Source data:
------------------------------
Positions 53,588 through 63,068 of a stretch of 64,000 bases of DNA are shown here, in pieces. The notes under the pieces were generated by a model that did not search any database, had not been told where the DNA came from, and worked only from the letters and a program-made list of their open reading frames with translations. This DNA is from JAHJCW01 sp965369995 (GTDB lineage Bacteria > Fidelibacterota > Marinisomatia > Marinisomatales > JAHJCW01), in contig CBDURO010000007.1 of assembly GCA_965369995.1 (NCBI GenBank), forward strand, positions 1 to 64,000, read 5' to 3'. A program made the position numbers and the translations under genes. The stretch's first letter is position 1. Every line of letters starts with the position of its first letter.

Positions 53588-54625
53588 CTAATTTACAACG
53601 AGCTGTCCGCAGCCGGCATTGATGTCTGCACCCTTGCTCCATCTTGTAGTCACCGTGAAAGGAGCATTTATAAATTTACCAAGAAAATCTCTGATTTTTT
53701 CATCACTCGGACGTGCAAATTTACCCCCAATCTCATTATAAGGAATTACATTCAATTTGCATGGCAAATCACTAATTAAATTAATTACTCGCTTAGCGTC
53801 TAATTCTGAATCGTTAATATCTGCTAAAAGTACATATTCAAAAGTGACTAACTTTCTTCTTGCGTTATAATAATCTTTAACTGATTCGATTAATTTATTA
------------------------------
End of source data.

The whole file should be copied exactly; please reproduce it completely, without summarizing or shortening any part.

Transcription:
Positions 53,588 through 63,068 of a stretch of 64,000 bases of DNA are shown here, in pieces. The notes under the pieces were generated by a model that did not search any database, had not been told where the DNA came from, and worked only from the letters and a program-made list of their open reading frames with translations. This DNA is from JAHJCW01 sp965369995 (GTDB lineage Bacteria > Fidelibacterota > Marinisomatia > Marinisomatales > JAHJCW01), in contig CBDURO010000007.1 of assembly GCA_965369995.1 (NCBI GenBank), forward strand, positions 1 to 64,000, read 5' to 3'. A program made the position numbers and the translations under genes. The stretch's first letter is position 1. Every line of letters starts with the position of its first letter.

Positions 53588-54625
53588 CTAATTTACAACG
53601 AGCTGTCCGCAGCCGGCATTGATGTCTGCACCCTTGCTCCATCTTGTAGTCACCGTGAAAGGAGCATTTATAAATTTACCAAGAAAATCTCTGATTTTTT
53701 CATCACTCGGACGTGCAAATTTACCCCCAATCTCATTATAAGGAATTACATTCAATTTGCATGGCAAATCACTAATTAAATTAATTACTCGCTTAGCGTC
53801 TAATTCTGAATCGTTAATATCTGCTAAAAGTACATATTCAAAAGTGACTAACTTTCTTCTTGCGTTATAATAATCTTTAACTGATTCGATTAATTTATTA